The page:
Fun With /etc/cron.*

If you are reading this you probably know what /etc/cron.hourly/ , /etc/cron.daily/ and so on does. What you might not know is that on CentOS, RHEL, Fedora you can name a script living in these directories whatever. You can name them or and cron will run them.

Let’s test this, first on a CentOS server (it is the same behavior on Fedora and RHEL).

stan@centos1 ~ % ls -l /etc/cron.daily
total 8
-rwxr-xr-x. 1 root root 189 Jan  4  2018 logrotate
-rwxr-xr-x  1 root root 189 May 16 16:55
stan@centos1 ~ % sudo run-parts --test /etc/cron.daily

As you can see we have two files under /etc/cron.daily/, and run-parts recognized both as cron jobs and it’s ready to execute them when time comes.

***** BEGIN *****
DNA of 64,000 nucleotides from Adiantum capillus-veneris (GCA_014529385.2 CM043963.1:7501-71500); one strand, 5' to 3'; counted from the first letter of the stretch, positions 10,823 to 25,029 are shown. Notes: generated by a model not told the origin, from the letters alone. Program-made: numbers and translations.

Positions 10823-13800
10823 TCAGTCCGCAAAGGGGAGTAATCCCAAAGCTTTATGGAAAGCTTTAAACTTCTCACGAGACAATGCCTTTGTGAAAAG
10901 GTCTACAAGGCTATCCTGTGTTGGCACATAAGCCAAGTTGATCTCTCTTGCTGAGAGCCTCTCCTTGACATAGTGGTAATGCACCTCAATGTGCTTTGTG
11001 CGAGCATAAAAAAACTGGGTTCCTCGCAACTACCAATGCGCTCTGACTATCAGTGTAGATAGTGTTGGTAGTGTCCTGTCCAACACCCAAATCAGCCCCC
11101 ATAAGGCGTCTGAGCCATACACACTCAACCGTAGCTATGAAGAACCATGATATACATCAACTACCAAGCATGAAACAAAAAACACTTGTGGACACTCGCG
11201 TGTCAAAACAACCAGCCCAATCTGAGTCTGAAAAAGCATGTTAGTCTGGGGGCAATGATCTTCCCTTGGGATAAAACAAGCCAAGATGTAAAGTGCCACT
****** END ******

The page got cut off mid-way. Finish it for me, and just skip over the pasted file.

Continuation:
What about Debian and Ubuntu?

pan@debian2 ~ % ls -l /etc/cron.daily
total 28
-rwxr-xr-x 1 root root 1478 Dec  7 12:31 apt-compat
-rwxr-xr-x 1 root root  355 Dec 29  2017 bsdmainutils
-rwxr-xr-x 1 root root 1187 Apr 19  2019 dpkg
-rwxr-xr-x 1 root root  377 Aug 29  2018 logrotate
-rwxr-xr-x 1 root root 1123 Feb 10  2019 man-db
-rwxr-xr-x 1 root root  249 Sep 27  2017 passwd
-rwxr-xr-x 1 root root  249 May 16 18:55
pan@debian2 ~ % sudo run-parts --test /etc/cron.daily

Wait, what?! That’s correct, we have seven scripts but run-parts only recognized six. This is going to be the same on Ubuntu. It is a known bug since 2006 (bug 38022) which has been fixed and unfixed since then. More details can be found in the official Ubuntu documentation.

Now that you know this, be careful how you name your /etc/cron.* files 🙂

Leave a Reply

Your email address will not be published. Required fields are marked *

This site uses Akismet to reduce spam. Learn how your comment data is processed.